One of the more common mistakes beginners make using a random orbital sander is trying to use the tool as an angle grinder. They try to sand out a mistake on an angle, but this doesn’t work, and it tends to create more uneven surfaces.

The sanding discs and sheets are quickly destroyed, and the backup pad may need an earlier-than-expected replacement.

The Solution for Sanding on an Angle

A hook and loop pad saver or a foam interface pad using conventional abrasive sanding discs or sandpaper can be used to finish curved or complex profiles on flat surfaces. An irregular surface may require a coarser grit, and moving through the entire grit sequence may be needed. It may be necessary to fill in defects with a filler and then evenly sand the surface again.

How To Prevent Random Orbital Sander Mistakes From Happening

There are six easy ways to avoid random orbital sander mistakes:

1.    Take Your Time When using a Random orbital Sander

A random orbital sander is designed for slow and steady sanding without lingering in one place for too long. The optimal speed for most applications is around 12 seconds per linear foot of sanding, which is about 1” per second for easy reference.

At first, this may seem like a slow and tedious experience, but this time is necessary for the random orbit sanding oscillations to do their job. When you take your time, you can avoid the creation of swirl patterns and create a smooth surface at the same time.

2.    Don’t Press Down When Using an Orbital Sander

A sander requires no pressure to sand at optimal efficiency, and it’s important to let the tool work as intended. Adding extra weight creates more problems, you will slow down the sanding process, and you can even damage the motor.

If you need more aggressive sanding, switch to a coarser grit and avoid the urge to press down.

3.    Clear the Dust

The headlight lens should be wiped frequently to cut down on the dust that’s circulating in the air. A significant layer of dust can accumulate between the lens and the sanding disc quickly. Removing this dust will improve the sanding disc grit contact, which improves the sanding speed and performance.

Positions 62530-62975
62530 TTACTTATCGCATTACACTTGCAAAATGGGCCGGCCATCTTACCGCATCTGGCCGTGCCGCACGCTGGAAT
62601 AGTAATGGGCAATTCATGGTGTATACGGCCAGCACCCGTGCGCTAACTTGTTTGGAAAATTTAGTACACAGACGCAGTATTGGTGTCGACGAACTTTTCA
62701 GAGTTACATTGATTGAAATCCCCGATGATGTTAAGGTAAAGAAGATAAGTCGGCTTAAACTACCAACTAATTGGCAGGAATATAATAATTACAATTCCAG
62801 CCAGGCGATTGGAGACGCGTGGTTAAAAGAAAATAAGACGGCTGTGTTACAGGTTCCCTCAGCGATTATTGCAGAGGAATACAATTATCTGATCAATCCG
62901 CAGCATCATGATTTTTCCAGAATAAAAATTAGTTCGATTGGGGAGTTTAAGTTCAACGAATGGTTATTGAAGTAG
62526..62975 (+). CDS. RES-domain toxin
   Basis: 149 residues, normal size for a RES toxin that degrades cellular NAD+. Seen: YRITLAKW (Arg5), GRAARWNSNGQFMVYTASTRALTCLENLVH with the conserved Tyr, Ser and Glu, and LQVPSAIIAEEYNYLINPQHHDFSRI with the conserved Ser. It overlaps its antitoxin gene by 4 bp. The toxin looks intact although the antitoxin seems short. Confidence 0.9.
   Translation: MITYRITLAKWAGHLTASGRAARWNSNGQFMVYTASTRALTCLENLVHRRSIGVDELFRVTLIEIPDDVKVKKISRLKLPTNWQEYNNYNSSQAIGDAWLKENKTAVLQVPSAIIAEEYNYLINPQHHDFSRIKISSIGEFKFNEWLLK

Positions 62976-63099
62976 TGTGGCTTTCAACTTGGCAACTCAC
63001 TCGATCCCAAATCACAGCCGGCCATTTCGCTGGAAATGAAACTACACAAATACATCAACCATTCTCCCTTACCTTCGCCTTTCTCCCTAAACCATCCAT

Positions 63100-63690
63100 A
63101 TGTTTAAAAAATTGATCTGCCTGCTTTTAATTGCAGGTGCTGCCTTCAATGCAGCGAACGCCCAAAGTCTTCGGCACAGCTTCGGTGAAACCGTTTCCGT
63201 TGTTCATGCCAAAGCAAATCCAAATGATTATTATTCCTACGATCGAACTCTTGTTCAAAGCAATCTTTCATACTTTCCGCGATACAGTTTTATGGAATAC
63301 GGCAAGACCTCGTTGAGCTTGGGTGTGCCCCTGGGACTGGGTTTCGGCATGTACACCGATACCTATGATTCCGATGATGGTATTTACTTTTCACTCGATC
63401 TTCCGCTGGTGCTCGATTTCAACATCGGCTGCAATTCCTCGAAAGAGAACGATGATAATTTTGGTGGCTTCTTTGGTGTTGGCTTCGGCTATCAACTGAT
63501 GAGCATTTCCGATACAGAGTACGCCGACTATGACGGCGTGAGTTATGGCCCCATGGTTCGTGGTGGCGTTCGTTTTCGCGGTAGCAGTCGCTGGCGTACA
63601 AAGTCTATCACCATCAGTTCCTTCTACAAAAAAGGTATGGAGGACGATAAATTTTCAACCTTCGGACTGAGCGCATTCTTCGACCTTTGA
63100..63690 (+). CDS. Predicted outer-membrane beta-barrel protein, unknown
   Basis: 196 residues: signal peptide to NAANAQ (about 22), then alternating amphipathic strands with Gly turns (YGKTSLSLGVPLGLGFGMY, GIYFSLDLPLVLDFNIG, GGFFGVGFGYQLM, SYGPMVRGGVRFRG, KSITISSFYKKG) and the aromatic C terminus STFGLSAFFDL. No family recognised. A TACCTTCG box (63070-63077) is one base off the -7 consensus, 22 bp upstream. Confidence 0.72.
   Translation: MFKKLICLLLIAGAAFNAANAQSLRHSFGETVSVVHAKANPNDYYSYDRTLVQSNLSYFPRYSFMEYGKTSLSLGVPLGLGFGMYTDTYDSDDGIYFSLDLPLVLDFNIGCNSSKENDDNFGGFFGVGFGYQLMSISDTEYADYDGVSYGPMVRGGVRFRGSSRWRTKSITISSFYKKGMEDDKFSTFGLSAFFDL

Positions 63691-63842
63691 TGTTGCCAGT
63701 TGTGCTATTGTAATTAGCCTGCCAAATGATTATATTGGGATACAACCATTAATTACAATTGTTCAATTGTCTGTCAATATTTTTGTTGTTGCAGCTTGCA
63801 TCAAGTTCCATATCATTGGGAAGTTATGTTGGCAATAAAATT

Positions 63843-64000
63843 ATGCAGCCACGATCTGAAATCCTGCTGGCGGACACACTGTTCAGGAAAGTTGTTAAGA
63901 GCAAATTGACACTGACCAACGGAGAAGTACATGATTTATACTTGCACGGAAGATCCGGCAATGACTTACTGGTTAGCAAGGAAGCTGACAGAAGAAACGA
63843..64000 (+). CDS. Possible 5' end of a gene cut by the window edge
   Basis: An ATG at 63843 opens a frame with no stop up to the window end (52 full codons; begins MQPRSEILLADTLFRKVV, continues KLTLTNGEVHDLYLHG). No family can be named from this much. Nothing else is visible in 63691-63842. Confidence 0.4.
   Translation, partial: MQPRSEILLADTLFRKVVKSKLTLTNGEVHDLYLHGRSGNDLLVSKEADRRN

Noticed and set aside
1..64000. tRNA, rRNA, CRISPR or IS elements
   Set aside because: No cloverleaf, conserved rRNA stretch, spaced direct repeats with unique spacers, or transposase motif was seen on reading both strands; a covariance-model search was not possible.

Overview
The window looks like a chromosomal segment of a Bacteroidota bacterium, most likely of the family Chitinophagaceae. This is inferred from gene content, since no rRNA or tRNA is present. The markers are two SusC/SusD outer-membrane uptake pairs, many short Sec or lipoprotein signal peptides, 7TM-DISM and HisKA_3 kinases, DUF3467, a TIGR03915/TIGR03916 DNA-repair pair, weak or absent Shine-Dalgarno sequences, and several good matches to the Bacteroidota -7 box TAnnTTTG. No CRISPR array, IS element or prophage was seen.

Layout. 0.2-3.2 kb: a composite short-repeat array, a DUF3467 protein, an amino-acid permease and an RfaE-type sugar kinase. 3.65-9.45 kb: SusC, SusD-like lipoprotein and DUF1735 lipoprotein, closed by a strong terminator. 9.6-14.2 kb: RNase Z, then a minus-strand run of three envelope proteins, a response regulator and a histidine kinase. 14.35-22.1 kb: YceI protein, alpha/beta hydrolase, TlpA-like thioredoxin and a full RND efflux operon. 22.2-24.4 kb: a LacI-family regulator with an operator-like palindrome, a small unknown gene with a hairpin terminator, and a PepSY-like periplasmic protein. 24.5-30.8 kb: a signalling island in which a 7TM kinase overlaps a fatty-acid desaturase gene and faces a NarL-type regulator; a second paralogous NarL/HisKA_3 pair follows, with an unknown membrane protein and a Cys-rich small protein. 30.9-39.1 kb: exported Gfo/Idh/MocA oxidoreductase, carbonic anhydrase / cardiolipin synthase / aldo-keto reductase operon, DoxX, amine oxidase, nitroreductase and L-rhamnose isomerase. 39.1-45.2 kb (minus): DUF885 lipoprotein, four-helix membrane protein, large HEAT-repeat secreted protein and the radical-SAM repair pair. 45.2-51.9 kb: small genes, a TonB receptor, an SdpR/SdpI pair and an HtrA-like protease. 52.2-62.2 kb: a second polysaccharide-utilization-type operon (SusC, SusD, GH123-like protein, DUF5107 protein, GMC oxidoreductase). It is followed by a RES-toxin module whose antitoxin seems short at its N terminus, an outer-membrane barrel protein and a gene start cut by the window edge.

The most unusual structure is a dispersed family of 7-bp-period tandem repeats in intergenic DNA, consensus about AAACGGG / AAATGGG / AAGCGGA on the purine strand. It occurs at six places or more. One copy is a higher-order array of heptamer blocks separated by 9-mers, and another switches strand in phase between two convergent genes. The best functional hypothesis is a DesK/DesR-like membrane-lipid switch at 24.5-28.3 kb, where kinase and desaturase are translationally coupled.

4.    Don’t Tilt an Orbital Sander

If you see a scratch or rough spot on an angle, it’s tempting to use the random orbital sander to bear down on it and smooth it out quickly. But, an orbital sander is designed to be used on flat surfaces, and hand sanding is a better way to fix these problems.

5.    Vary the Sanding Grits

Every progression in sandpaper grits is designed to remove a scratch that was created on the previous sanding pass. So, you can’t expect to fit a super fine sanding grit disc on your random orbital sander and get a super smooth finish.

It’s important to start with a coarser grit and work through them progressively to get the best finish for a final protective coat.

6.    Replace the Sanding Discs as Required

If the sanding disc stops cutting and it’s clogged with dust, it is time to remove it and replace it with a fresh disc. When a sanding disc is not working as intended, you will notice that the sanding times are longer and the sanding results are poor.

As you gain experience with a random orbital sander, it will become obvious when you need to change a sanding disc.

How to Fix Any Random Orbital Sander Mistakes

When you make a mistake, the best option is to switch to a coarser grit, re-sand the surface to remove the depression, and then move back to a smoother grit. The problem can be corrected with a sanding block wrapped with sandpaper if you don’t want to change the sanding disc.

Apply even pressure to the surface and move the sanding block evenly across the surface to make it smooth. This is a common problem with belt sanders that can create gouges if they are not kept under tight control at all times.

Avoid pressing down when sanding; you can remove a lot of material with no added pressure and a coarse grit sanding disc of sandpaper. To remove deep gouges, it may be necessary to plane the surface and return to sanding later when the surface is even.

Conclusion -Random Orbital Sander Mistakes

As you can see, it’s easy to make random orbital sander mistakes as a beginner or more experienced user. But, if you follow the tips and advice in this article and use high-quality abrasives, you can avoid many of these problems.

Using a random orbital sander should be a smooth and steady process. It’s important to work through the sandpaper grits to get a superior smooth surface for the final protective coat.